If you have a lot going on in your life, chances are that mild stress is pretty much inevitable throughout your days. Stress can be caused by anything from hugely complicated situations to minor inconveniences, so you’re not alone if it seems like all the little things are bothering you. You might think that the stress comes to an end the second your head hits the pillow at night. However, a recent study shows that the effects of stress, relating to your dreams and the cells in your body, can linger.
First and foremost, there may be a reason why you’ve been dreaming a lot more than usual lately: the culprit is stress. There’s already significant research available to explain why mood disorders (such as depression) can disturb typical REM sleep patterns, but little literature has assessed how such sleep changes link to molecular level changes in our brains — until now.
Researchers from the Surrey Sleep Research Centre at the University of Surrey conducted a nine-week study in effort to gain a deeper understanding of how stress and increased REM sleep alter the molecular patterns of our brains. To do so, the team introduced mice to several different mild stressors (e.g. a predator’s smell). The findings were striking: the stressor-exposed mice started to show signs of depression, foregoing pleasurable activities and neglecting self-care.
Now, onto the sleep aspect: after closely analyzing the stressor-exposed mice’s sleeping patterns, researchers found that the "duration and continuity" of REM sleep increased, as well as certain "specific brain oscillations characteristic of REM sleep." Non-REM sleep saw no changes. Why the changes? They explained that they were directly linked to the regulation of stress hormones and the effects of stress on the brain.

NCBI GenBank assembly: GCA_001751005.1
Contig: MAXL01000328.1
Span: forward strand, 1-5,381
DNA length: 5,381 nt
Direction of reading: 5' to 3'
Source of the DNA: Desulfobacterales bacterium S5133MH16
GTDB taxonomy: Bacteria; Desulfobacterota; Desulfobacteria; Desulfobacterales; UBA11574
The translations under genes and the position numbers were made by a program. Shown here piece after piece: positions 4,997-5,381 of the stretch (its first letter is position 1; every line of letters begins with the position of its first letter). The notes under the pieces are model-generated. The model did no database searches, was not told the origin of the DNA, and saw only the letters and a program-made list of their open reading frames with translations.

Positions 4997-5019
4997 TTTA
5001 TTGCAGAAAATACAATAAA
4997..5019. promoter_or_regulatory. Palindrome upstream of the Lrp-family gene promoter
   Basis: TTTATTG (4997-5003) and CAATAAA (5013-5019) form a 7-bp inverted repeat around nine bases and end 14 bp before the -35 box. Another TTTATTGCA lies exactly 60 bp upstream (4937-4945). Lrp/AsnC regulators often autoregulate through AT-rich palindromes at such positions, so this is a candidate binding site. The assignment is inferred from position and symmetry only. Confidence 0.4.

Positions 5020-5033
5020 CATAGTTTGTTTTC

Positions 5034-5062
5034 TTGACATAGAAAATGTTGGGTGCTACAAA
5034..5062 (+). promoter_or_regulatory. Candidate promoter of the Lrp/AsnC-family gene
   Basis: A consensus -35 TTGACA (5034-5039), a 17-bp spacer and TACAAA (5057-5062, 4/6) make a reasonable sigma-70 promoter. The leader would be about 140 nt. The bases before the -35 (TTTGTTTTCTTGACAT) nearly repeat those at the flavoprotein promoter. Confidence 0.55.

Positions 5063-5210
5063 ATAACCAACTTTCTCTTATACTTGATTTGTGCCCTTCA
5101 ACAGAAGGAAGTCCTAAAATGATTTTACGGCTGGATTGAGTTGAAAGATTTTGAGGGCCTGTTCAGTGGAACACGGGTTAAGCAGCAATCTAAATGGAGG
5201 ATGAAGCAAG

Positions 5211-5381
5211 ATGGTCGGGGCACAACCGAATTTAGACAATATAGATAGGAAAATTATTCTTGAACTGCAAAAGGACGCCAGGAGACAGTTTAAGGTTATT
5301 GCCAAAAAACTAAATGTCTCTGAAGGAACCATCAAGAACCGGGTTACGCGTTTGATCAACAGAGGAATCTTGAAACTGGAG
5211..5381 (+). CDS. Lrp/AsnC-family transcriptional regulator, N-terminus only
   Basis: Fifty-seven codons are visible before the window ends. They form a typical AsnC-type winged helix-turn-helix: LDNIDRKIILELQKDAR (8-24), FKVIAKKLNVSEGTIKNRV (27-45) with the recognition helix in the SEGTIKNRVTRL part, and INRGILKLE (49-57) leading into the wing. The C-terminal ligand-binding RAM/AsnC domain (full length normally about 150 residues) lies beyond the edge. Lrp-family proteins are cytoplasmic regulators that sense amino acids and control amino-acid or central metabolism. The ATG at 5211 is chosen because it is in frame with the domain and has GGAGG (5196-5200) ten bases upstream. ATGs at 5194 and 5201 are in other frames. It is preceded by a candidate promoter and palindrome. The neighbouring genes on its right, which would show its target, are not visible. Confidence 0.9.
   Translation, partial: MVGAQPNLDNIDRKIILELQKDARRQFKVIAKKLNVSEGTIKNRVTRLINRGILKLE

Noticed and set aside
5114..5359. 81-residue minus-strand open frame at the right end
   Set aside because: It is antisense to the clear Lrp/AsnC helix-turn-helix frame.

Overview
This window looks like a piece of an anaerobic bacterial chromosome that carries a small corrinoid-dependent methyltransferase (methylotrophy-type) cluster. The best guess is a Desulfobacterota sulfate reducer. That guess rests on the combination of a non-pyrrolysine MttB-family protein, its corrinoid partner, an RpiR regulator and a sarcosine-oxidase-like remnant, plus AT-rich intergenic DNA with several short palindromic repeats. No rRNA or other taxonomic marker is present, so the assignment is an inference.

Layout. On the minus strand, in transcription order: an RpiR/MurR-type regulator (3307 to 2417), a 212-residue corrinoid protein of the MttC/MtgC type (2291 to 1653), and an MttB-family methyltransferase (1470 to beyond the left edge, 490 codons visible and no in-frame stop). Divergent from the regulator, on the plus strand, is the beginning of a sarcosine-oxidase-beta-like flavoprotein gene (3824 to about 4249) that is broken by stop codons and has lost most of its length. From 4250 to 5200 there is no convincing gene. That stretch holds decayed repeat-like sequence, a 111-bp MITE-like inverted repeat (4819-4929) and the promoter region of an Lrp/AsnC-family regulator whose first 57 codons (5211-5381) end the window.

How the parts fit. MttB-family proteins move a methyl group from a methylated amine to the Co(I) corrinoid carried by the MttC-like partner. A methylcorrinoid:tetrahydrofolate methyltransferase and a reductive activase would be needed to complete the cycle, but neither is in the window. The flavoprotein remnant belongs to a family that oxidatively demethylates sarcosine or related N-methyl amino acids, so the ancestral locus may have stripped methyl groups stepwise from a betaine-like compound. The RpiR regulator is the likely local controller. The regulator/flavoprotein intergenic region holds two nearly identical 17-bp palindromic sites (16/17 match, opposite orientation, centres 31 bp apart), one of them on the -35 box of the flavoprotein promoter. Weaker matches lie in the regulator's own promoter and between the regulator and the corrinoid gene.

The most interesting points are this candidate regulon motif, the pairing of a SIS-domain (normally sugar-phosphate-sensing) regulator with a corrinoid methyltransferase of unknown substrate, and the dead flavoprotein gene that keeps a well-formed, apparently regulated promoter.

Still, the researchers wanted to get to the bottom of everything: to obtain a comprehensive understanding of the connection between stress, its hormones, REM sleep, and the specific genes we carry. In pursuit of this, they employed machine-learning in order to single out groups of genes that were able to predict observed sleep, behavioral and hormonal characteristics. Finally, they got an answer. The data that they had observed showed that REM sleep, stress hormone regulation and behavioral displays of depression were "closely associated with molecular pathways involved in the death and survival of cells in the brain, primarily in the hippocampus."
All in all, the results of this study can lead future researchers (and curious readers) to get a better grasp on understanding how stress and mood disorders correlate, and where sleep fits into the whole picture. Even though it feels like your brain is basically turning off, a ton happens during sleep. "The comprehensive analysis of the behavioral changes in combination with the sleep and gene expression analyses make a strong case for the important role of REM sleep in the brain response to stress," Dr. Mathieu Nollet said of the study’s findings. Next time you feel stressed, notice how your sleep patterns change — and see if your dreams get a whole lot more vivid than usual.
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